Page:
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The Covered Wagon Trails

Nothing contributed more to the success or failure of a Western wagon trek than the wagons that carried the pioneers across 2,000 miles of jolting wilderness. Pioneers needed wagons strong enough to haul people and supplies for five months or more. To outlast the rugged trail and months of wear, the wagon needed to be constructed of seasoned hardwood. Most pioneers used the typical farm wagon with a canvas cover stretched over hooped frames. A family of four could manage with a single wagon. It would be very tight on space since supplies would take up almost the entire space within the wagon. If they could afford it, many families took more than one wagon Most emigrants on the trail went West in their farm wagons, modified to take the punishment, while others bought rigs specifically built for the one-way journey.

The Covered Wagon Trails

A wagon had to be light enough to not over tax the mules or oxen that pulled it and strong enough not to break down under loads of as much as 2,500 pounds. For these reasons wagons were constructed of such hardwoods as maple, hickory and oak. Iron was used only to reinforce parts that took the greatest beating such as tires, axles and hounds. An emigrant wagon was not comfortable to ride in, since wagons lacked springs and there was little room to sit inside the wagon because most space was taken up with cargo.

The three main parts of a prairie wagon were the bed, the undercarriage, and the cover. BED = was a rectangular wooden box, usually 4 feet wide by 10 feet long. At its front end was a jockey box to hold tools.UNDERCARRIAGE = was composed of the wheels, axle assemblies, the reach (which connected the two axle assemblies), the hounds (which fastened the rear axle to the reach and the front axle to the wagon tongue) and the bolsters (which supported the wagon bed). Dangling from the rear axle was a bucket containing a mixture of tar and tallow to lubricate the wheels.COVER = was made of canvas or cotton and was supported by a frame of hickory bows and tied to the sides of the bed. It was closed by a drawstring. The cover served the purpose of shielding the wagon from rain and dust, but when the summer heat became stifling the cover could be rolled back and bunched to let fresh air in.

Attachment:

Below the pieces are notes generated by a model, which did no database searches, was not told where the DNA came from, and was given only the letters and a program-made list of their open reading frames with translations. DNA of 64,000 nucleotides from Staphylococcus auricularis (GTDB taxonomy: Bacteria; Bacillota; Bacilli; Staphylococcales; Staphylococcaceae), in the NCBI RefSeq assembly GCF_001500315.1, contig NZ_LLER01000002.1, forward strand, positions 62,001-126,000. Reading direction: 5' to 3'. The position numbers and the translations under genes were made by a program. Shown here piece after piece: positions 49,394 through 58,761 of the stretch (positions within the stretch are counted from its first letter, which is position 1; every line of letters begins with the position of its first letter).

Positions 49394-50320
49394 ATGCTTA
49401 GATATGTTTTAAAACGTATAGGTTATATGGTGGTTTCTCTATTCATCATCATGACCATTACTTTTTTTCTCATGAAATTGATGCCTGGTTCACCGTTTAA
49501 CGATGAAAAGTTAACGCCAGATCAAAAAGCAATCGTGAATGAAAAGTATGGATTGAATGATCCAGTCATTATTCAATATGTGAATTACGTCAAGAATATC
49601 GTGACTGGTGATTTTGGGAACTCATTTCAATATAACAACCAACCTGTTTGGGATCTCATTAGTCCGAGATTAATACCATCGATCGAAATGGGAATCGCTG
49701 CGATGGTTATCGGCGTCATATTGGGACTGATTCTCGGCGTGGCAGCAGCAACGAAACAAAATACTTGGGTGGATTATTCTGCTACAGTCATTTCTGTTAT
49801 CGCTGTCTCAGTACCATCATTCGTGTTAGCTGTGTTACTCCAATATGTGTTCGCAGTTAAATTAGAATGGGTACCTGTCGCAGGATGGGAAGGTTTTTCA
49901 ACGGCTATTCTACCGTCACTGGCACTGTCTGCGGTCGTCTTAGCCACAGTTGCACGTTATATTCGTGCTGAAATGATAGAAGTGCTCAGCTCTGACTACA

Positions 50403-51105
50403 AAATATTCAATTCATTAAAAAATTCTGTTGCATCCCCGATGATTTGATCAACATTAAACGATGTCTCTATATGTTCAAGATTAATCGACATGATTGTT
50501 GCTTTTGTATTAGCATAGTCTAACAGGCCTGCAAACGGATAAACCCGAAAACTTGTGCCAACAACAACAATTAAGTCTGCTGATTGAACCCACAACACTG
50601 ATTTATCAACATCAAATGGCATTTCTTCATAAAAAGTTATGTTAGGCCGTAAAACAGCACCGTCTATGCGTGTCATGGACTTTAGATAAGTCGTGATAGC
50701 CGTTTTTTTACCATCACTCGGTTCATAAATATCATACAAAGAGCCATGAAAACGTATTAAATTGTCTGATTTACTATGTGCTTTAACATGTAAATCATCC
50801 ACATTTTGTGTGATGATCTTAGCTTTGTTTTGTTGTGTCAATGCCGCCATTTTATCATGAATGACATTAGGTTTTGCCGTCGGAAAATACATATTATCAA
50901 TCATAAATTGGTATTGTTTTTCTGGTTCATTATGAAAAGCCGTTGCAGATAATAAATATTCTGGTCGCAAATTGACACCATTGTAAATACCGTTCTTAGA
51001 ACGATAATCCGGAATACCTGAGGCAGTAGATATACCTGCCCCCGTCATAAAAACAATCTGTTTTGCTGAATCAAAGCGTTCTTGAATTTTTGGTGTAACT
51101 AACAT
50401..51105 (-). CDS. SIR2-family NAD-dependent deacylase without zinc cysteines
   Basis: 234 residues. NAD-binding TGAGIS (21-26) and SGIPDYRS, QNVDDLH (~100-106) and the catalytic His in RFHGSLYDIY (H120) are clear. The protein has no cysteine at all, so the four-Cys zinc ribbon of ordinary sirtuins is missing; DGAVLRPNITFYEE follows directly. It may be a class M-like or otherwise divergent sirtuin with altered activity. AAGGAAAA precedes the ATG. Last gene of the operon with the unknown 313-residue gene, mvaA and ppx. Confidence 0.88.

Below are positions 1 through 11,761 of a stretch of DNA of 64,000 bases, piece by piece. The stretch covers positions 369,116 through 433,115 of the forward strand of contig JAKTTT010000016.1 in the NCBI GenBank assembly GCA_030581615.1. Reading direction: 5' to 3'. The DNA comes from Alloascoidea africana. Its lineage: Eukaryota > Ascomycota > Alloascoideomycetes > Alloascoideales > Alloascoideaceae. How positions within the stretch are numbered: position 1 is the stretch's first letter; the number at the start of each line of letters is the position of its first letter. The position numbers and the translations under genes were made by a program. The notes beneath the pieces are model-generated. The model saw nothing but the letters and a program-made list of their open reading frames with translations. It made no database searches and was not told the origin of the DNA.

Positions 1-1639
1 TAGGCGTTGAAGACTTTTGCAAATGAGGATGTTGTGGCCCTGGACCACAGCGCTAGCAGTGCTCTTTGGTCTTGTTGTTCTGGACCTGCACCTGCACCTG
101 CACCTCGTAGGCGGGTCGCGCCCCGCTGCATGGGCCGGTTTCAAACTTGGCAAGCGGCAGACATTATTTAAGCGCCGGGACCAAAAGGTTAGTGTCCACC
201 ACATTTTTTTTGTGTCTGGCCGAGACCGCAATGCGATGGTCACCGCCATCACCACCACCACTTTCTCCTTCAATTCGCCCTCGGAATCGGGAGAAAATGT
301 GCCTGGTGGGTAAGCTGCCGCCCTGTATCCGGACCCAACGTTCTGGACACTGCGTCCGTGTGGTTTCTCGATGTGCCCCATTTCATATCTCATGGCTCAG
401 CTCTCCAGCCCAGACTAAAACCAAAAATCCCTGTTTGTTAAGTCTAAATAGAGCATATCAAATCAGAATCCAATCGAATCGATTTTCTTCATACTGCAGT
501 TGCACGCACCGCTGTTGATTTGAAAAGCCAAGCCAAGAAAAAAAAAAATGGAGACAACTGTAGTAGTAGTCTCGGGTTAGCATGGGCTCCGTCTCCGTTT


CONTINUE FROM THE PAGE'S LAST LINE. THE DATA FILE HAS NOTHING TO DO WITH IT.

Pioneers faced a hefty climb up California Hill after crossing the South Platte River. Right after reaching the other side of the water, wagons had to drive up 240 feet in a little more than a mile and a half, leaving deep ruts up the hill that are still visible today. Almost everyone on the Oregon Trail had to take this route, and California Hill was the first major climb they encountered on the trail.

The tracks at Guernsey are among the most impressive remnants of Oregon Trail history. Almost every pioneer had to pass through the same spot here, going over soft sandstone. Over time, each wagon wore down the rock a bit more...and more...and more. The ruts eventually became five feet deep, and visitors can walk through them for a real pioneer experience. South of Guernsey is Register Cliff, where many pioneers carved their names into the rock to document their passage.